There have been few masters of the short story as popular as W. S. Maugham. His dry wit, worldweary loftiness, pungent cynicism, and penetrating powers of observation have contributed to the creation of some of the greatest short stories ever written.
Over a long period, Maugham continued to write stories that were highly interesting and controversial. With a creative verve for plot development and a jaded eye for the foibles of mankind, Maugham's stories crackle with the irrepressible energy of a master story teller.All of Maugham's short stories in this and subsequent volumes will be presented in the order in which they were published, beginning in 1921.The stories in Volume One are:
The Complete Short Stories, Volume One will continue in volumes two and three.
All stories not in public domain are the property of and published by agreement with the W. Somerset Maugham Royalty Trust.
Public Domain (P)2013 Audio Connoisseur
Charlton Griffin narrates these short stories by W. Somerset Maugham with a keen sense for each character's delivery. Griffin's love of this author shines through his Audio Connoisseur recording.
To listen to these works is to be transported to the Pacific Islands and various ports in Asia. Maugham spent much of his life in this part of the world. He found the mixture of cultures there in the early 20th Century to be fascinating, absurd, tragic and mysterious. One can never predict how the typical Westerner will react to the pressures of such strange, tropical surroundings. Maugham made much of this, but never went for the simple surprise ending in his short stories. Many of these works are quite disturbing in their portrayal of the moral weakness of Westerners when immersed in the seeming anonymity of the Tropics.
I'd never read anything by Somerset Maugham before, and after the first couple of stories I wondered what all the fuss was about. I'm glad I kept on, because the master storyteller soon emerged in subsequent tales and didn't let up. I will be moving on to the remaining volumes in this series as quickly as I can. The reader is sometimes a bit leaden, and there is an unnecessary musical soundtrack at the beginning and end of each tale, which comes across like a cheesy radio production. But all in all, this is wonderful stuff!
Retired to mountains of California. Sell on eBay as Prsilla. No TV. Volunteer in wildlife rehab. Knit, sew or embroider while listening.
I am writing this review before I finish listening because I'm finding this author a wonderful new friend. And I wanted to say that while the sound effects and musical interludes are unexpected, not necessary, I am enjoying them very much. I am a musician and sensitive to anything that would be too loud or vulgar or badly done. To my mind, whoever did the sounds was clever and creative with a sense of fun and drama. I love that dissonant chord that seems to say, "Oh, dear! Now what?"
Yes, this narrator has a problem with women's voices. He sounds like a man trying to speak falsetto. I have noticed that French and Japanese women still cultivate their voices. My friend Akiko sounded like little silver bells. Old recordings of Jackie Kennedy make her sound kitteny, like a kid wearing a pink angora sweater on a date! Hardly a powerful, educated woman! Griffin's women sound like that. So be it. This narrator is marvelous for the men's voices, all the accents, and the narration. He is fine by me and I will be downloading his version of "Of Human Bondage."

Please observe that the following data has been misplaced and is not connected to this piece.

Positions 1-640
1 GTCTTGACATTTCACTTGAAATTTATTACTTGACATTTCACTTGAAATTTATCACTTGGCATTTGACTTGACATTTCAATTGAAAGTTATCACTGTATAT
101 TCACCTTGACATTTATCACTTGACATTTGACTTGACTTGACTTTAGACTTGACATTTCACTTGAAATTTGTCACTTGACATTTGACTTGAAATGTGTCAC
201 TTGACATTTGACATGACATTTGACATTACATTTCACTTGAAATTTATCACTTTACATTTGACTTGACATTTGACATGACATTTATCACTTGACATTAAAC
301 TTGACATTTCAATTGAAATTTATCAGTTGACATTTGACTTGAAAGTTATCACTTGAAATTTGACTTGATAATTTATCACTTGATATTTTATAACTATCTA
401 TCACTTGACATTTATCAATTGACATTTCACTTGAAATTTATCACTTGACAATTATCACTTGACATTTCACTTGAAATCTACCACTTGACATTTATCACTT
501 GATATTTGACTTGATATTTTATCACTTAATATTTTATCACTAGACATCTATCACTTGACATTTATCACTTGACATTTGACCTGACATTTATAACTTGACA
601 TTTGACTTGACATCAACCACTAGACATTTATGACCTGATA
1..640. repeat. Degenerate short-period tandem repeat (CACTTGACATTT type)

As for the stories, some leave me feeling better than others. All are well done. "The Outstation" has changed my life. As another reviewer put it, you notice characters similar to people you know and situations much like some you have lived with. I didn't find Warburton a snob! I admired him very much and fully understood his little routines for the preservation of sanity. As for Cooper, he is such a doofus, it costs him his life! Low class and going through life with his fists up! White socks with a dress suit and what he doesn't know probably doesn't count for much anyway! Har har! In him I saw a bit of myself, people from my hometown, George Dubbya Bush and now Trump. This story makes me want to shut up and smile and listen.
Offensive sexual stuff? Really? When? It must have been necessary to the story, and we are adults. I am finding Maugham to be whole-souled, a citizen of the world, who enjoys people and describes them wonderfully.
The content is good, but the music and sound effects are vulgar and awful
The sound effects and music are vulgar and awful
Somerset Maugham is by far my favorite story teller. His stories are masterpieces of constuction--it's no wonder so many were successfully made and remade as plays and movies. He traveled the world at the height of the British Empire, when it was still mysterious and each country had a distinct atmosphere not yet overrun with tourists and Kentucky Fried Chicken franchises. His longer books tend to get bogged down in philosophy but the short stories I can read again and again.
My only complaint is the narrator. He was fine with male voices but when he is speaking for women he sounds like a schoolyard bully mimicking the new girl -- the same exagerated nasally whine for all the women characters, from glamourous femme fatales to cackling old crones. But if you can tune that out I recommend it highly.
I know it is a classic, but it was extremely slow and then the 2 stories I listened to were too sexual for my taste.
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